Oil recovers some ground, rise in U.S. drilling caps gains.

Oil prices recovered some lost ground on Monday after big losses last week, driven by expectations that OPEC will extend output cuts till the end of 2017, although a rise in U.S. drilling capped gains. Brent crude futures LCOc1 rose 38 cents by 1148 GMT to $52.34 per barrel.

U.S. West Texas Intermediate (WTI) crude oil futures CLc1 added 41 cents to reach $50.03 a barrel.

Prices fell steeply last week on the back of stubbornly high crude supplies, despite a pledge by the Organization of the Petroleum Exporting Countries (OPEC) and other producers to cut output by almost 1.8 million barrels per day (bpd) in the first half of the year.

Oil prices on Monday received a respite after a panel of OPEC and other allied producers recommended an extension of cuts into the second half of 2017, a source said.

"This no longer comes as any surprise, given that the influential Arab Gulf neighboring states had last week already expressed support for an extension to the agreed cuts," Commerzbank said in a note.

Leading Gulf oil exporters Saudi Arabia and Kuwait gave a clear signal at a conference in Abu Dhabi last week that OPEC planned to extend the supply reduction deal.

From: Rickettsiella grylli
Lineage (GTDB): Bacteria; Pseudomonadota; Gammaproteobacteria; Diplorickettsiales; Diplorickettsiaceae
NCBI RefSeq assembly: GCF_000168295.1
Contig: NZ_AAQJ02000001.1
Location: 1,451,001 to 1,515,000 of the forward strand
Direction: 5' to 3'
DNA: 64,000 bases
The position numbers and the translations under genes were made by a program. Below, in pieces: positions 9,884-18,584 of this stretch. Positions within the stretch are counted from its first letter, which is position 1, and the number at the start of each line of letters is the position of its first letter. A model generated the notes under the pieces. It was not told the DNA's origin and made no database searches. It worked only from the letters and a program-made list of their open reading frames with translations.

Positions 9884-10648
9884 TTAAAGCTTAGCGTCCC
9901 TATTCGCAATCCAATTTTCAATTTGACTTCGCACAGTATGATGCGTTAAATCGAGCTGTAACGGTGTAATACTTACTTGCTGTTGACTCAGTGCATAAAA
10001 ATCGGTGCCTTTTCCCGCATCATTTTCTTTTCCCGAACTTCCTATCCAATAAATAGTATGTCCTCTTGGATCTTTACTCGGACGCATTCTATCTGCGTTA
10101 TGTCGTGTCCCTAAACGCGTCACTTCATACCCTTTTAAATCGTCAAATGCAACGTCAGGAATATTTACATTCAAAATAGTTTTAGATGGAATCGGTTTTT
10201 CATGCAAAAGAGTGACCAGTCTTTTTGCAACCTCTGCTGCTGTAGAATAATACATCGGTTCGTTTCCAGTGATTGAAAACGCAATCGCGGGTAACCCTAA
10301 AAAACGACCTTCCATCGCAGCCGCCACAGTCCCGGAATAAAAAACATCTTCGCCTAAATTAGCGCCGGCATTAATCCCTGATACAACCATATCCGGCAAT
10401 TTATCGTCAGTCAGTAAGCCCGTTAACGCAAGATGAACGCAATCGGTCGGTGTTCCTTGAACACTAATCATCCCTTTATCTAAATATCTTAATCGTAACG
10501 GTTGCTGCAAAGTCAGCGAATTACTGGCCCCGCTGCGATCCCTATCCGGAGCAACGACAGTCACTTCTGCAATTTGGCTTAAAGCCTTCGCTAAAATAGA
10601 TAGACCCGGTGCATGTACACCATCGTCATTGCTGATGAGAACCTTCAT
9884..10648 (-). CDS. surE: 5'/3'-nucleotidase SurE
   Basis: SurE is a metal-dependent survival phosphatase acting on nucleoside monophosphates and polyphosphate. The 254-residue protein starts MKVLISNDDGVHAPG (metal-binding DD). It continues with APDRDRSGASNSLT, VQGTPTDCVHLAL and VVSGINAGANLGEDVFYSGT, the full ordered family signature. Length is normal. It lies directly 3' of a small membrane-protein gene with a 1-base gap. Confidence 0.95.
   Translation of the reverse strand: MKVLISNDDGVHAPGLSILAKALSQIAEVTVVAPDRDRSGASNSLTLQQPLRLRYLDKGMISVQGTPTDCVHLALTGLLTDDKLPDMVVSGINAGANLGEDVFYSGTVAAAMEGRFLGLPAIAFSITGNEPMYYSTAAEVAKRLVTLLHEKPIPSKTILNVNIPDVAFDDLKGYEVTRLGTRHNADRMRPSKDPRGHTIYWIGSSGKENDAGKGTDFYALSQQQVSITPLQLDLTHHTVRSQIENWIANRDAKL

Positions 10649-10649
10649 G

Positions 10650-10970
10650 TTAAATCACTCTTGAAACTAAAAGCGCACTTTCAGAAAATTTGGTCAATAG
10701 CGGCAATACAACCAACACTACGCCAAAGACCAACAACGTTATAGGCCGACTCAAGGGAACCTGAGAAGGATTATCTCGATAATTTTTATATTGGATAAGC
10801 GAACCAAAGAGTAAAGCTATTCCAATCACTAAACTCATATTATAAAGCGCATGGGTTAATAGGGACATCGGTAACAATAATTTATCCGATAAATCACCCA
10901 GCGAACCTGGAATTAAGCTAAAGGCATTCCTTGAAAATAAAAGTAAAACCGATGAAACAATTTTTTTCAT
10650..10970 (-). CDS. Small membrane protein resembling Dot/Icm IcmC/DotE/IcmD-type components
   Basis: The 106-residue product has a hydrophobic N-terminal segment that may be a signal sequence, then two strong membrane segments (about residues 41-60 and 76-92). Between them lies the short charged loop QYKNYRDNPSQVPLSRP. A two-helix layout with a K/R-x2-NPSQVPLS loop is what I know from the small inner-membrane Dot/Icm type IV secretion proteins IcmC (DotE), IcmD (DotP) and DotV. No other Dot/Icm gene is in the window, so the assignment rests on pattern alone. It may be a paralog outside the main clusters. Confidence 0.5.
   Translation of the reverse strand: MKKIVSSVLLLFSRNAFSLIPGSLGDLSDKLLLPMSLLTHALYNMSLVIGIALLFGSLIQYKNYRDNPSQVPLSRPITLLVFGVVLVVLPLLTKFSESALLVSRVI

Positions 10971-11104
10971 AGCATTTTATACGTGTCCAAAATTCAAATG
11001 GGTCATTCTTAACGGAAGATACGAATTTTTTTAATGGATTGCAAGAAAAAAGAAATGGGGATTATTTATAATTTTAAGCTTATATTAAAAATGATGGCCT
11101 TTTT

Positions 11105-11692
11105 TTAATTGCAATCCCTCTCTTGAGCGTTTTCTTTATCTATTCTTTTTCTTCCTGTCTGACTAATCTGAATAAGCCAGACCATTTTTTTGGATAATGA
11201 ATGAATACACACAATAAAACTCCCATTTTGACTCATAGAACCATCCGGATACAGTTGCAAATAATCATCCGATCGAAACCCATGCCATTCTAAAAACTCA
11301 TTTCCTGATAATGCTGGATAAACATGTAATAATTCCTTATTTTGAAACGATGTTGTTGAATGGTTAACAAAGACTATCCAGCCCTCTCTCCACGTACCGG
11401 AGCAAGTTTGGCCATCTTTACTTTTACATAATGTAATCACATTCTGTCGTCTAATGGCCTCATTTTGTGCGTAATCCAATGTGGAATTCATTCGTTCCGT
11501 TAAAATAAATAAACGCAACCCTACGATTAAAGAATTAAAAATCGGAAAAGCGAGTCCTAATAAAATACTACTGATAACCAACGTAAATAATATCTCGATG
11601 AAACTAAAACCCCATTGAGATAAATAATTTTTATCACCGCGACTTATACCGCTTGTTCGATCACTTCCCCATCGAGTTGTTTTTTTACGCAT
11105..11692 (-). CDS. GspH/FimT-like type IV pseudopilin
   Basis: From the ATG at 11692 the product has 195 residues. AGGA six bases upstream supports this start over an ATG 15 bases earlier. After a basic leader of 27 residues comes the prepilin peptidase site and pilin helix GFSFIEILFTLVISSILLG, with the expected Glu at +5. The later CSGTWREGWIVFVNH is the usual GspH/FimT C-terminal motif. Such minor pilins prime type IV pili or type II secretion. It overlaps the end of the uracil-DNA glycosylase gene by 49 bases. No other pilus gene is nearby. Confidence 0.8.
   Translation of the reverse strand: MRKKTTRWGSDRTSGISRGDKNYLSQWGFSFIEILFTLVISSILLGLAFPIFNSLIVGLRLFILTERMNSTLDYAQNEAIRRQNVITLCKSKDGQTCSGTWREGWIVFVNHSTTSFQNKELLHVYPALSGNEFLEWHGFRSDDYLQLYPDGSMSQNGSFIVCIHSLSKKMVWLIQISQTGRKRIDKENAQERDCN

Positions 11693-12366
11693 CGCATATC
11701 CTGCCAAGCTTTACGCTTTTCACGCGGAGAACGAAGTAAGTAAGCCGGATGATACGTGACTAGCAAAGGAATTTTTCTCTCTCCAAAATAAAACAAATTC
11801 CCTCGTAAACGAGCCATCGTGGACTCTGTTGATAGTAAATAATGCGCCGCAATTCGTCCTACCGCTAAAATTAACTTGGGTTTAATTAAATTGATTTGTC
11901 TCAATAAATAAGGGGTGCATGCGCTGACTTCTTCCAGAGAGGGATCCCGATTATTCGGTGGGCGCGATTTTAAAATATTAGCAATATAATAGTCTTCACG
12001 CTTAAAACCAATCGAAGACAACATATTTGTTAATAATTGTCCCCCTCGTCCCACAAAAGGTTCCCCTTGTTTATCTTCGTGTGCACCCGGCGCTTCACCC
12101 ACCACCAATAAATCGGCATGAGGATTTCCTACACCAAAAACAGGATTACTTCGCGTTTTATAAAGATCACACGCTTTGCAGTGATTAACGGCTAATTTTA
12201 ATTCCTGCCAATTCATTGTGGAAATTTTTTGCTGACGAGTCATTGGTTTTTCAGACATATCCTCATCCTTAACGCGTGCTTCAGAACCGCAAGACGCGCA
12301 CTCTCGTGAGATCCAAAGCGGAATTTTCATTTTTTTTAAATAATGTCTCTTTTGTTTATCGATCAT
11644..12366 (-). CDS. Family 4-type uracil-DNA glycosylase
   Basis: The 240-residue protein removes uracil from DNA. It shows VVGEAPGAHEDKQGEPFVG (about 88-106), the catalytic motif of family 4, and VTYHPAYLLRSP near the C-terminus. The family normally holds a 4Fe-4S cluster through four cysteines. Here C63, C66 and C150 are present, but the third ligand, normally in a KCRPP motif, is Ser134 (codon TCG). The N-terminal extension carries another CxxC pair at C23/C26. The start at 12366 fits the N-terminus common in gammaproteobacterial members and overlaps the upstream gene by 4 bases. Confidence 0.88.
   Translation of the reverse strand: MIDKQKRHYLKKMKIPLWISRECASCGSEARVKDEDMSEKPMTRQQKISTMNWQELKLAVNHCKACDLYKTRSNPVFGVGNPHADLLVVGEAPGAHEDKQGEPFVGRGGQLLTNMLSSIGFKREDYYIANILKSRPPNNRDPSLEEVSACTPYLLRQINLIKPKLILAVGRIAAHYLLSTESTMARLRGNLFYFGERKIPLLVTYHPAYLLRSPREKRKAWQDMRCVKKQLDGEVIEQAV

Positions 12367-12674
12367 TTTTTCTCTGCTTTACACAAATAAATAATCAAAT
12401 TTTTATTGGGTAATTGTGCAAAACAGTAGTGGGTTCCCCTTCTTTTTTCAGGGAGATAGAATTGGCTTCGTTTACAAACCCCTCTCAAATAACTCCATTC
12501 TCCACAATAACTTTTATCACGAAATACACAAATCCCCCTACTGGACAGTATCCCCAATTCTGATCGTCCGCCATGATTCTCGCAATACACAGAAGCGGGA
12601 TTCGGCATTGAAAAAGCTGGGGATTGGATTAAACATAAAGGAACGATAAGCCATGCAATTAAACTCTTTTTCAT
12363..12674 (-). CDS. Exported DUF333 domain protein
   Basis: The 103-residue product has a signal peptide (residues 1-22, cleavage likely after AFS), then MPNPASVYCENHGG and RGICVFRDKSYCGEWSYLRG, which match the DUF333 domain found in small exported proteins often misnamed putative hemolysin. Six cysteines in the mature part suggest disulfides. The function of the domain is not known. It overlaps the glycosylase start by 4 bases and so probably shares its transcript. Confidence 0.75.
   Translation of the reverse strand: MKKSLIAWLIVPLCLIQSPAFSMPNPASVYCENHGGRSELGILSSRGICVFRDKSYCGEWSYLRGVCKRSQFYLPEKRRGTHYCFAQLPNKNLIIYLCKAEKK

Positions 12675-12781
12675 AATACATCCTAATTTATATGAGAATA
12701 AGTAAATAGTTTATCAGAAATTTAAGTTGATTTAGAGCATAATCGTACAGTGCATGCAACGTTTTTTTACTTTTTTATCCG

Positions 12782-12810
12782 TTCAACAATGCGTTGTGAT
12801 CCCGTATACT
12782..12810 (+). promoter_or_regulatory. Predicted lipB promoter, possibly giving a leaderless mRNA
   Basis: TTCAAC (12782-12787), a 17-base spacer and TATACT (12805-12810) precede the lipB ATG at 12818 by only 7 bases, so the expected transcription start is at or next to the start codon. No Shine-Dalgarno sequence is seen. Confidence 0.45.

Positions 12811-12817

An expected fall in Iranian production also lent markets some support on Monday, traders said.

Iran's crude oil exports are set to hit a 14-month low in May, suggesting the country is struggling to raise exports after clearing out stocks stored on tankers.

Iranian oil exports, especially to its core markets in Asia, had soared since sanctions were eased in January 2016.

In the week to April 21, U.S. drillers added oil rigs for a 14th week in a row, to 688 rigs, extending an 11-month recovery that is expected to boost U.S. shale production in May by the biggest monthly increase in more than two years.

Since a trough in May 27, 2016, U.S. producers had added 372 oil rigs, a rise of 118 percent, Goldman Sachs said in a note.

U.S. crude production is at 9.25 million bpd C-OUT-T-EIA, up almost 10 percent since mid-2016, approaching the level of OPEC's top exporter Saudi Arabia.